When Netanyahu returned to Israel to run for office, he and his American Jewish backers maintained their symbiotic relationship.  Lauder and Moscowitz poured money into Netanyahu's campaigns.  Lauder and Adelson helped to fund the Shalem Center, a think tank that reflects Netanyahu's hawkish views.  Lauder employed Netanyahu's aides, and even his ex-wife.  And Lauder introduced Netanyahu to the Republican political consultant Arthur Finkelstein, who ran his 1996 campaign for prime minister.

Netanyahu proved generous in return.  In 1991, he reportedly arranged for Adelson to hold his wedding reception at the Knesset.  (Netanyahu has denied the Knesset speaker's claim that he made the request.)  On May 29, 1996, the night he was first elected prime minister, Netanyahu spent election eve in a room at the Tel Aviv Hilton with his American backers, who had flown in to watch the returns.  Four months later, as a Yom Kippur gift to Moscowitz, he opened the entrance to a passageway under the Temple Mount.  (The move sparked Palestinian rioting that left twenty-six Israelis and more than one hundred Palestinians dead.)

Above all, Netanyahu and his American Jewish allies worked together to undermine the effort to create a Palestinian state.  As the leader of the Likud in the mid-1990s, Netanyahu lobbied aggressively in Washington against Prime Minister Yitzhak Rabin's agenda.  While Rabin supported American aid to the Palestinian Authority, Netanyahu urged members of Congress to oppose it.  His effort paid off in 1995, when New York's Republican senator Alfonse D'Amato--a fellow Finkelstein client--introduced legislation banning direct U.S. assistance to the Palestinians.

Beinart declares that quietly, AIPAC and the Presidents’ Conference subverted Rabin’s efforts, too.  In the ten months after Rabin’s September 1993 handshake with Arafat on the White House lawn, the Presidents’ Conference did not issue a single press release supporting his peace efforts.  The story was similar at AIPAC, where according to former staffer Keith Weissman, key figures in the organization “were sucking at the teat of Likud,”--lobbying  to move the U.S. embassy in Israel from Tel Aviv to Jerusalem.

Better Jewish education is essential to American Jewish survival, and thus to our ability to fulfill our obligations to the Jewish state.  But its impact will be slow, perhaps too slow to stop the settlement process that menaces Israel’s future.  In the short term, preserving Israeli democracy will require something else: direct action against the occupation.  The idea will unnerve many American Jews.  It unnerves many American Jews.  It unnerves me.  But we must weigh this discomfort against the very real prospect that Israeli democracy will die.  The hour is late.  We can no longer afford our old comfortable ways.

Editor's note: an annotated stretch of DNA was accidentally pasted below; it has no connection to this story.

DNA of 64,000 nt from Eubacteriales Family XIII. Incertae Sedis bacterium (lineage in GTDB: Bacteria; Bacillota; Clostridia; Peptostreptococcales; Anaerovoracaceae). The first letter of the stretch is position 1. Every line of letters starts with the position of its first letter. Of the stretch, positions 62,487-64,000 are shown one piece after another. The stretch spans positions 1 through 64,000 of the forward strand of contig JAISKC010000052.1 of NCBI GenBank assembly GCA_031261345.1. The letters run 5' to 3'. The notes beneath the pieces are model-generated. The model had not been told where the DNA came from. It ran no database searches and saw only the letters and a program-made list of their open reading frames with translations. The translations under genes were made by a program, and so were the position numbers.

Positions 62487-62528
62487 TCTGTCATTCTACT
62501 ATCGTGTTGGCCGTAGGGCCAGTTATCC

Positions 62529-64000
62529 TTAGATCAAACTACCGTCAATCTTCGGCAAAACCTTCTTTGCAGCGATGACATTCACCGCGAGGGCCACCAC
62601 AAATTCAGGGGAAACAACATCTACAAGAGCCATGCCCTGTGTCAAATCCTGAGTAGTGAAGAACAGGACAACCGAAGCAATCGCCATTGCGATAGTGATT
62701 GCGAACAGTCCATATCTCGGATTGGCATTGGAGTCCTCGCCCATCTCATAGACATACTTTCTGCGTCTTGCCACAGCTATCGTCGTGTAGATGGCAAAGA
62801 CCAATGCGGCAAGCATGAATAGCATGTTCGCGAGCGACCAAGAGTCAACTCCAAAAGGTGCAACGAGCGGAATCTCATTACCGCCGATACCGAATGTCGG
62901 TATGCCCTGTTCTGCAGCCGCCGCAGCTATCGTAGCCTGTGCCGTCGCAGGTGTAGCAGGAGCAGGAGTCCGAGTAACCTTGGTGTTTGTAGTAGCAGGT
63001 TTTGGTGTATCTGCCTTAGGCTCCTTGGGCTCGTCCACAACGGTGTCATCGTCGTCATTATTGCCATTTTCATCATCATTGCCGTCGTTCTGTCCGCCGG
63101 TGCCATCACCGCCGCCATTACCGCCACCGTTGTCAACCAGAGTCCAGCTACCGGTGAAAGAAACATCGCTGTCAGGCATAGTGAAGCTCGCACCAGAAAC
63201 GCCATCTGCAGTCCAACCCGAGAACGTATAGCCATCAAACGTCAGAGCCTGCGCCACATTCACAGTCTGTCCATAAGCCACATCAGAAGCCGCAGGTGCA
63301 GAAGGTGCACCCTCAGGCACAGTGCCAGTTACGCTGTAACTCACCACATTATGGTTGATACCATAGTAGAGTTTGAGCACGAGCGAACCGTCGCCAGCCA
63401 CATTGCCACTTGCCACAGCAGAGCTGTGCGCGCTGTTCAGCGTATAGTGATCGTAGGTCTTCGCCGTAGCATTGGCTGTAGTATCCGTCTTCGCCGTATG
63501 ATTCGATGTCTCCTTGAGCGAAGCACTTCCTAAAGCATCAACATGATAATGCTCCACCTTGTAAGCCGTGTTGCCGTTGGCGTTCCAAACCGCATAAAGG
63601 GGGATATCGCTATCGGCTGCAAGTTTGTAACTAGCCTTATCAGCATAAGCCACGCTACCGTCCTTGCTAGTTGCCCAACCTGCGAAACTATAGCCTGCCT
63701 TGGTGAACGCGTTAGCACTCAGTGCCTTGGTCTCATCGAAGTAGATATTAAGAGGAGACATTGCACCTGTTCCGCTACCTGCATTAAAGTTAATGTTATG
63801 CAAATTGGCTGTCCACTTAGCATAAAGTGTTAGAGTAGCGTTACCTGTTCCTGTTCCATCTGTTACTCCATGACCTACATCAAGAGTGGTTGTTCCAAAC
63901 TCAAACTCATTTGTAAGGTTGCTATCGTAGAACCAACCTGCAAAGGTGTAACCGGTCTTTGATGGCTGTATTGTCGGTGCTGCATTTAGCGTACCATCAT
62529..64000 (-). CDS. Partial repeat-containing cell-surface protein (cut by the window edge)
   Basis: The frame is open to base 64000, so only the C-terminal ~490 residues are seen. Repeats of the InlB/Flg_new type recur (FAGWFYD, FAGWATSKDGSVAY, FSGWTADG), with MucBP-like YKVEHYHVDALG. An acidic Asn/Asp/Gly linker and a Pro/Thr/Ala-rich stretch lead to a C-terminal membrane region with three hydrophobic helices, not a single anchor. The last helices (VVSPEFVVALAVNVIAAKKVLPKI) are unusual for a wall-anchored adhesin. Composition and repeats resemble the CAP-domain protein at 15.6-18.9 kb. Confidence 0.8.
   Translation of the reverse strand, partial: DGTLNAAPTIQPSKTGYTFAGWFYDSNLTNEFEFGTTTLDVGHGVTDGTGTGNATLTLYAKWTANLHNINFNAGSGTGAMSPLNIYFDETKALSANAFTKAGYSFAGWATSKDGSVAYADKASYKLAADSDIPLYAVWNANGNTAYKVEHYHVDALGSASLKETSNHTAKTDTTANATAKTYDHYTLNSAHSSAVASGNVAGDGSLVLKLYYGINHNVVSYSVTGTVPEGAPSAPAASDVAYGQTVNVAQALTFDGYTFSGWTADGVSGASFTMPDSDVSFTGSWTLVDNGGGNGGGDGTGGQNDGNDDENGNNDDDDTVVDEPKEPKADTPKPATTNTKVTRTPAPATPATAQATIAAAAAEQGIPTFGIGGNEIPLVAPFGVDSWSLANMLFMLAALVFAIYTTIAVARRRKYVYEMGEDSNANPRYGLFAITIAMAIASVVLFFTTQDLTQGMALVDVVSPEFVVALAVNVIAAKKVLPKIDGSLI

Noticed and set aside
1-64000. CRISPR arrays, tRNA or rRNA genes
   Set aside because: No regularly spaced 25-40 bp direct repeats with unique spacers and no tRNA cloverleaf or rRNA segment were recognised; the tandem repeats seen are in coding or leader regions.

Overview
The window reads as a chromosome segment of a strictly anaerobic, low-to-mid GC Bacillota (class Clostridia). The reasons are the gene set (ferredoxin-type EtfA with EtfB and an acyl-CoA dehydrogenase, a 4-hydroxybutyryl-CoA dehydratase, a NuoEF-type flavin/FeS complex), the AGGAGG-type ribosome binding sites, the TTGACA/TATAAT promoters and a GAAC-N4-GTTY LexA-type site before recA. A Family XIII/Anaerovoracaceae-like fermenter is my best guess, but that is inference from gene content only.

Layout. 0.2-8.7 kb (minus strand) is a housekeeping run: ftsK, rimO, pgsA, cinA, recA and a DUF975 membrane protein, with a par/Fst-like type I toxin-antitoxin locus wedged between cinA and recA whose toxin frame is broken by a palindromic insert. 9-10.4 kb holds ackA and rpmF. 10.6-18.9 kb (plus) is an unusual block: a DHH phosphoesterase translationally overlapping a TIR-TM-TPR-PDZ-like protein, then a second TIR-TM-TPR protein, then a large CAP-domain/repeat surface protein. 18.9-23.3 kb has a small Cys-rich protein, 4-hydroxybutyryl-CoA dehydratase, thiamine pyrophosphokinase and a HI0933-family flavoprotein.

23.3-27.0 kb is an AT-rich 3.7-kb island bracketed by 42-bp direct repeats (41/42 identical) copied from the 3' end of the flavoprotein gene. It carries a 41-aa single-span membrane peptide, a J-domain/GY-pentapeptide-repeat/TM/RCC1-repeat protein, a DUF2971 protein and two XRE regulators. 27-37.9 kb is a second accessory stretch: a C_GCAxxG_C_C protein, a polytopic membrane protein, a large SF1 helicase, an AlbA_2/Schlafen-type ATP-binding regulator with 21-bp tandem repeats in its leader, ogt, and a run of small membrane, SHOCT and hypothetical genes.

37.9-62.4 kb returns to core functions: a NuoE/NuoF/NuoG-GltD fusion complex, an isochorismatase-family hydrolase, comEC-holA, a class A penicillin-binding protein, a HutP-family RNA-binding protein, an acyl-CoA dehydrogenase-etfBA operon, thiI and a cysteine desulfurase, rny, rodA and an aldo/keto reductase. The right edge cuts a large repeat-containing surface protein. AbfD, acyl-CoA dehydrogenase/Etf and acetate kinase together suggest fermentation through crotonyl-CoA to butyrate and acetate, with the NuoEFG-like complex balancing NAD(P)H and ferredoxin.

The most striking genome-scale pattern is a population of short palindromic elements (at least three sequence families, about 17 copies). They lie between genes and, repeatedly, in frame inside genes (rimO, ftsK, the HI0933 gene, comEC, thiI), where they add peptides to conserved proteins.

Since the beginning of the Oslo peace process, American Jews troubled by the occupation have focused mainly on influencing the U.S. government.  In 1993, a group of influential American Jewish liberals, many with ties to Bill Clinton, founded Israel Policy Forum to help Clinton broker a two-state solution.  In 2008, Jeremy Ben-Ami, a former staffer in the Clinton white House, created J Street to act as Barack Obama’s “blocking back” in Congress as he tried to re-launch the peace process.  These efforts are important, but in and of themselves they are not enough.  Changing Israel policy in Washington is hard because liberal Jews wield little influence in a Republican Party substantially beholden to the Christian right.  And even in the Democratic Party, where many members of Congress privately support American pressure on Israel to halt settlement growth and negotiate seriously toward a two-state deal, those members often see the opposite in public.  In the last three years, J Street has raised large sums of money for members of Congress willing to speak their minds.  But AIPAC and its allies have spent decades making friends on Capitol Hill and making politicians fear the consequences of not being AIPAC’s friend.  When Obama, a Democratic president genuinely committed to ending the occupation, ends up capitulating to an Israeli prime minister whom many Democrats privately loathe, it is hard to imagine any American president significantly challenging Israeli behavior anytime soon.  And thus far no Israeli prime minister, even those more committed to a Palestinian state than Netanyahu, has been able to curb settlement growth on his own.